As part of the performance testing required by MSHA for new CO sensors, the sensor must pass rigorous tests to prove accurate performance and resistance to radio frequency interference (RFI). CO sensors often experience problems with RFI when used in close proximity to two-way radios. Unlike other sensors, the S1000 was specifically designed for resistance to RFI even in close proximity to two-way radios. The S1000’s resistance to RFI was confirmed by performance testing, which established that the sensor is fully compliant with 30 CFR 75.351 and APOL 2207, with no MSHA blasting clearance requirement.
The WAMS S1000 Sensor previously received MSHA Intrinsic Safety (IS) approval (no. 18-A090002-0), allowing the sensor to remain in continuous operation post-accident or during fan outages.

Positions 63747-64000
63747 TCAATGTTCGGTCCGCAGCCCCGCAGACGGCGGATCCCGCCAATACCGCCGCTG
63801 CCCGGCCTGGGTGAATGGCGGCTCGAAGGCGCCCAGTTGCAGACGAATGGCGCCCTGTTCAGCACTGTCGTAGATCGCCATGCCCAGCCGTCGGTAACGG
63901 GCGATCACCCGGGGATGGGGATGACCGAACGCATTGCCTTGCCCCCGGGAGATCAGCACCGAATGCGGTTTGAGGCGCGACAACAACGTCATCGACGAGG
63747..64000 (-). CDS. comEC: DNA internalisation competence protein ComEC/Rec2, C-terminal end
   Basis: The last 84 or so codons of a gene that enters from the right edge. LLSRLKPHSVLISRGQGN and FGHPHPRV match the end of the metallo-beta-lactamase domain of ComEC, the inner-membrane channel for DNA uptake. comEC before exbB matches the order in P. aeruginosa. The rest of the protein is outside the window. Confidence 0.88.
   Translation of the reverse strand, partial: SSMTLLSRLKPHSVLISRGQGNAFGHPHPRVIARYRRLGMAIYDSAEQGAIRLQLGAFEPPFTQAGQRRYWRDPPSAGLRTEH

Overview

“At the Warrior mine, we currently have approximately 110 Matrix S1000 wireless sensors underground,” said Eric Anderson, general manager, Warrior Coal. “Installing, calibrating, and relocating these new wireless CO sensors has saved our men significant time. We are excited to have a compliant CO sensor that can accurately monitor air conditions underground after the fan is shut off or during other mine emergencies that require the power to be turned off.” Warrior Coal is a subsidiary of Alliance Resources Partners and Alliance owns Matrix.
The S1000 CO sensor is part of Matrix’s Wireless Atmospheric Monitoring System (WAMS), which integrates with Matrix’s Miner and Equipment Tracking System (METS) to provide a single underground infrastructure for atmospheric monitoring, communication and tracking. Currently, there are more than 1,000 S1000 units being used in U.S. coal mines.